First fintech licenses show Saudi Arabia is a ‘serious player’

Riyadh’s Kingdom Center Tower. The Capital Market Authority — the Saudi government’s financial regulatory authority — said it would be reviewing applications for more fintech licenses later in the year. (Reuters)
Updated 15 July 2018
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First fintech licenses show Saudi Arabia is a ‘serious player’

  • Manafa Capital and Scopeer to offer crowdfunding investment services on a trial basis
  • The Kingdom is driving development in the fintech sector as part of its plan to diversify the economy and meet the targets outlined in Vision 2030

LONDON: Saudi Arabia kick-started the evolution of its financial technology sector on Tuesday by approving the first fintech licenses for companies in the Kingdom.

The move, which granted permission to Manafa Capital and Scopeer to offer crowdfunding investment services on a trial basis, marked an important first step in realizing Saudi Arabia’s ambitions to become a fintech hub for the region, experts said.

“There’s huge potential in Saudi Arabia,” said Paul Alfing, a senior consultant at Payments Advisory Group, a Netherlands-based consultancy specialized in payments and financial transactions.

Actions like this show the Kingdom is becoming “a serious player in this field.”

This first step “is perhaps the most difficult” but subsequent licenses will follow more easily, he added.


The Capital Market Authority — the Saudi government’s financial regulatory authority — said it would be reviewing applications for more fintech licenses later in the year.

The Kingdom is driving development in the sector as part of its plan to diversify the economy away from oil and meet the targets outlined in the Vision 2030 reform plans.

Ambareen Musa, founder and CEO of souqalmal.com, a successful fintech startup based in the UAE, said: “With everyone from regulators, customers and businesses embracing fintech, and even established financial institutions ramping up investment in non-traditional technologies, the opportunity for fintech is enormous, in Saudi Arabia and in the region as a whole.”

Fintech expert Jim Marous said that new players and new innovations from existing financial services organizations across the MENA region are allowing firms to compete more effectively on a global stage.

“With innovation and digital transformation occurring across all industries, the consumers in the region are increasing their expectation of all organizations they engage with regularly. To keep pace with these expectations, new financial technology firms will emerge that are able to apply data and advanced digital technologies to improve the consumer experience,” Marous said.

“This disruption of the finance sector provides a tremendous opportunity for the Saudi fintech sector (and financial services firms in general).”

Pointing to the Kingdom’s large youth population, Alfing described a strong demand for “new solutions and products in the market.”

Competition is fierce in the region as other MENA countries look to take the leader in fintech but as the largest economy in the Arab world, Saudi Arabia is a stronger contender, Alfing said.

Decoder

What is fintech?

Financial technology — known as fintech — has been a major growth area in the Internet space. Many startups in the field aim to compete with traditional financial services operators, ranging from the use of smartphones for mobile banking, online investing services and cryptocurrency exchanges. Some of the biggest players in the sector include Coinbase, a cryptocurrency exchange, payments processing startup Stripe, and online lender SoFi. Many established players in the financial services sector have attempted to offer high-tech offerings to compete with often more agile startups.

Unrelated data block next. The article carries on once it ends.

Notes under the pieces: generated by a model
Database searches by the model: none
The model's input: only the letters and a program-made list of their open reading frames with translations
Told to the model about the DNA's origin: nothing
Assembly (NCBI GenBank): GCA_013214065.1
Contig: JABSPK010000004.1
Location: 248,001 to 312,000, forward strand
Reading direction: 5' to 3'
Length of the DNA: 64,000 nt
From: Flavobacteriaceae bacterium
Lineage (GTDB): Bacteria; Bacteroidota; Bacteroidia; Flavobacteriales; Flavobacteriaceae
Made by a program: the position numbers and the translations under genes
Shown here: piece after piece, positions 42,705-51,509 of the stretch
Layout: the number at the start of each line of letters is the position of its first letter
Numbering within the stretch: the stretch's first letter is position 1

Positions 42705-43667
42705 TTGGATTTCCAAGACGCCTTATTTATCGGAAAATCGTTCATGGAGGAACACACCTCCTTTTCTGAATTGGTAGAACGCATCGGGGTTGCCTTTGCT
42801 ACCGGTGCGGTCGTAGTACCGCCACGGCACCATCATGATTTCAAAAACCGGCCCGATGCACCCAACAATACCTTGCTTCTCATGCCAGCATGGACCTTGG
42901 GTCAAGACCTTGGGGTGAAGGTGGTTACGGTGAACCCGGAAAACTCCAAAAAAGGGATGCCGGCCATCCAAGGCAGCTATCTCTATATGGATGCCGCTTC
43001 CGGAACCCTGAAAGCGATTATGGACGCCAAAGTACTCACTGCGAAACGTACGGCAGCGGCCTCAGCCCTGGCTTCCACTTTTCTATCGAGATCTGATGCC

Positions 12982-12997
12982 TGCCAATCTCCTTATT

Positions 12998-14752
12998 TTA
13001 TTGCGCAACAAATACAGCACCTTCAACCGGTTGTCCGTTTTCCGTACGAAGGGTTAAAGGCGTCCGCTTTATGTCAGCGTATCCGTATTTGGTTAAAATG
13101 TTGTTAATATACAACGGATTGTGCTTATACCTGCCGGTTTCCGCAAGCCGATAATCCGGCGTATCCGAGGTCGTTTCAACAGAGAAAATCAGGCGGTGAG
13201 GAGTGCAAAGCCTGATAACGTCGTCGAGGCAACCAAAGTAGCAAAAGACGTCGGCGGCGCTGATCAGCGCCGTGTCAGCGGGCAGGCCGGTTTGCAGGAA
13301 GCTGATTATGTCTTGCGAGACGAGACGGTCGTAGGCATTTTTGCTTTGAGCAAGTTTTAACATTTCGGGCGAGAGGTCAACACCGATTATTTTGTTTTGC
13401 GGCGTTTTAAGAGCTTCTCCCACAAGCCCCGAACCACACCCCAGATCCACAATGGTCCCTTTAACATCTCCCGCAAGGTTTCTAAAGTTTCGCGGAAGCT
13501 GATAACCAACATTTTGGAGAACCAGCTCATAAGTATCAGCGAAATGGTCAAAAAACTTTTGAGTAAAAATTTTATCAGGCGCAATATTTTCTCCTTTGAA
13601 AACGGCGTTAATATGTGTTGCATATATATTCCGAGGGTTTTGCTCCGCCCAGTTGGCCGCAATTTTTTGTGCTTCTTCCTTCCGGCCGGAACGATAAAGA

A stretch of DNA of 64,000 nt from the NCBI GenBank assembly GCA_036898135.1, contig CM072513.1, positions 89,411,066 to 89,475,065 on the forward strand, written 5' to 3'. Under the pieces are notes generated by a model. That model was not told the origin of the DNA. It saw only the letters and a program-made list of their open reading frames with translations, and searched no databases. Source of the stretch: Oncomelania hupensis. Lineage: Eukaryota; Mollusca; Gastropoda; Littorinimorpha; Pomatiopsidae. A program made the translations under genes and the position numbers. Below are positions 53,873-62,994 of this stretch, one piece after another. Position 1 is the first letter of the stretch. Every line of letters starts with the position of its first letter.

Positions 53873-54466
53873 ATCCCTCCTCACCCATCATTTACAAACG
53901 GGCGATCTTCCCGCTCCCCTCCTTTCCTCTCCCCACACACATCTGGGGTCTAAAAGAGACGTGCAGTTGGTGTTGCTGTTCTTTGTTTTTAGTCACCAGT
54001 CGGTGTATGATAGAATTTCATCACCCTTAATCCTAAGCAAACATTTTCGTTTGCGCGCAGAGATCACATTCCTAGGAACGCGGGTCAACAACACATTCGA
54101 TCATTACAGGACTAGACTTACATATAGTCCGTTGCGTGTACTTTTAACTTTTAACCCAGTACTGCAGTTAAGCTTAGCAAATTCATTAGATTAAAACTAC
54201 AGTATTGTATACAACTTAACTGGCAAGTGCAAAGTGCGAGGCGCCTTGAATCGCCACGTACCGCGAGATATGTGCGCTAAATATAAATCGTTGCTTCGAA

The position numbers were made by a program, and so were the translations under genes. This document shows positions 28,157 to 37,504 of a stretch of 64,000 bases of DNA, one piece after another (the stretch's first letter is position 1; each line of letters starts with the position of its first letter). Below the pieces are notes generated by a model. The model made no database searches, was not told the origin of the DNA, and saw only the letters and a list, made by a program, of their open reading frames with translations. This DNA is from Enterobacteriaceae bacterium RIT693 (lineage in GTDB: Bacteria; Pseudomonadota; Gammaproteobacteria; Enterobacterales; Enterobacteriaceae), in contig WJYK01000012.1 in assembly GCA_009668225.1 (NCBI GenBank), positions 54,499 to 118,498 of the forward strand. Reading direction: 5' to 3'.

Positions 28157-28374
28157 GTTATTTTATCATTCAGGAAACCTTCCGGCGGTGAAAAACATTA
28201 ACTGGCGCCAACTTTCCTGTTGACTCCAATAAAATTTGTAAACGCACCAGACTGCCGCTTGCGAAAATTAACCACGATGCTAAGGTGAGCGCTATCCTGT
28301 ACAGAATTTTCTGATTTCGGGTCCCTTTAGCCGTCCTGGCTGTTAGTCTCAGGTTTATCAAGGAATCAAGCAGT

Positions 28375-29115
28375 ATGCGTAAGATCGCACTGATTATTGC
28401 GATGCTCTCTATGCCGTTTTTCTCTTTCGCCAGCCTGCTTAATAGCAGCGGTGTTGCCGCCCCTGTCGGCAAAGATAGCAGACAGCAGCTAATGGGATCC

Saudi Arabia and UAE launch a new joint cryptocurrency

Updated 20 January 2019
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Saudi Arabia and UAE launch a new joint cryptocurrency

  • The cryptocurrency will be limited to banks during its first stages
  • The program will also help the two countries evaluate the monetary policies of a centralized currency

Saudi Arabia and the UAE have launched a joint cryptocurrency during the first meeting of the Saudi-Emirati Coordination council Saturday in Abu Dhabi, UAE’s national press agency WAM said.

The cryptocurrency will be limited to banks during its first stages, until the governments have a better understanding of how Blockchain technology operates cross-borders.

The currency operates on the use of a “distributed database between the central banks and the participating banks from both sides,” aiming to protect customer interests, set technology standards and assess cybersecurity risks. The new program will also help evaluate the impacts of a central currency on monetary policies.

During the meeting, representatives of Saudi Arabia and the UAE also signed the Joint Supply Chained Security Cooperation program, which tests the two countries abilities to provide vital supplies during times of crisis and national emergencies, as well as share expertise and knowledge in the field.

All 16 members of the executive committee of the council followed up on the execution of the initiatives mentioned in the Strategy of Resolve.

Representatives also set five other initiatives to enhance the cooperation between the two countries, such as facilitating the traffic between ports, improving airports to make it easier for people with disabilities to travel, creating a financial awareness program for children aged 7-18, starting a joint platform to support local SMEs, and the integration of civil aviation markets,

The committee was headed by Mohammad bin Abdullah Al-Gergawi, minister of cabinet of affairs and the future of UAE, and Mohammed bin Mazyad Al-Twaijri, minister of economy and planning in Saudi. The committee will also monitor the implementation of the initiatives.